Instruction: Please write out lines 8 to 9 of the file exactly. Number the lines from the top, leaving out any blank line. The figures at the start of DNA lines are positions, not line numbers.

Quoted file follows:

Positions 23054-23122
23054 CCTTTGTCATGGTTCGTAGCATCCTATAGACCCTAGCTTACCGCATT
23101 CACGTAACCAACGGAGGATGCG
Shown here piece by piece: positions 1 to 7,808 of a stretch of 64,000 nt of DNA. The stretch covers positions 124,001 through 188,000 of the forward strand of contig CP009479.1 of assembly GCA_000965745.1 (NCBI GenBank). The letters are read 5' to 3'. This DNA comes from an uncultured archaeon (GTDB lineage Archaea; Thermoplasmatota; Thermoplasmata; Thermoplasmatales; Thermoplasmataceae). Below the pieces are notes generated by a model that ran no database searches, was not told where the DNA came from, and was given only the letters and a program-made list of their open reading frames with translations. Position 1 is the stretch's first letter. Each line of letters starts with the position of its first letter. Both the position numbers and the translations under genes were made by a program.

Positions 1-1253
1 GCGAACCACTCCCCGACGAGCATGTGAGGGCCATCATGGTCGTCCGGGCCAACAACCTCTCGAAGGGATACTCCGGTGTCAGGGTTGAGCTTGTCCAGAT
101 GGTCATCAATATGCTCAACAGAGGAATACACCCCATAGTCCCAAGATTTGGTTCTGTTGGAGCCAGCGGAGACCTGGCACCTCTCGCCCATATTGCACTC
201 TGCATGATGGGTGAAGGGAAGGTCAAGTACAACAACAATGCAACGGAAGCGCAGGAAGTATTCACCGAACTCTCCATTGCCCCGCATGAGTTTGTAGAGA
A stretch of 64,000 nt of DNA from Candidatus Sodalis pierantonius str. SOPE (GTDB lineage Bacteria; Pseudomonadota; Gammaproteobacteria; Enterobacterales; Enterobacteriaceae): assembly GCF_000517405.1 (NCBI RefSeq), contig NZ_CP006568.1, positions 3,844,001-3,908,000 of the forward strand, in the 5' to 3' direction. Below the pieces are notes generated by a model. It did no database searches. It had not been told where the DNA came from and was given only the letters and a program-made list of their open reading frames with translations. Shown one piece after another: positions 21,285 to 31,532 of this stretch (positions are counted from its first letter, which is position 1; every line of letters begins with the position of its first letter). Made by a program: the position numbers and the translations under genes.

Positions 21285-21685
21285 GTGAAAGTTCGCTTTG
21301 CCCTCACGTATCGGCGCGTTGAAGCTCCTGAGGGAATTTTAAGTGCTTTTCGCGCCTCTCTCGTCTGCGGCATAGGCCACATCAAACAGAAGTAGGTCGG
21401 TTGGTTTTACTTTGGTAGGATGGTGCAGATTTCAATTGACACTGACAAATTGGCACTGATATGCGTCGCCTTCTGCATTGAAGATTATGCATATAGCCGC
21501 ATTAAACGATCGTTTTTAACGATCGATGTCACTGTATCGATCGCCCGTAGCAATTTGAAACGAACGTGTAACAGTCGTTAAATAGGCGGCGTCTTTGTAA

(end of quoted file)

201 TGCATGATGGGTGAAGGGAAGGTCAAGTACAACAACAATGCAACGGAAGCGCAGGAAGTATTCACCGAACTCTCCATTGCCCCGCATGAGTTTGTAGAGA
A stretch of 64,000 nt of DNA from Candidatus Sodalis pierantonius str. SOPE (GTDB lineage Bacteria; Pseudomonadota; Gammaproteobacteria; Enterobacterales; Enterobacteriaceae): assembly GCF_000517405.1 (NCBI RefSeq), contig NZ_CP006568.1, positions 3,844,001-3,908,000 of the forward strand, in the 5' to 3' direction. Below the pieces are notes generated by a model. It did no database searches. It had not been told where the DNA came from and was given only the letters and a program-made list of their open reading frames with translations. Shown one piece after another: positions 21,285 to 31,532 of this stretch (positions are counted from its first letter, which is position 1; every line of letters begins with the position of its first letter). Made by a program: the position numbers and the translations under genes.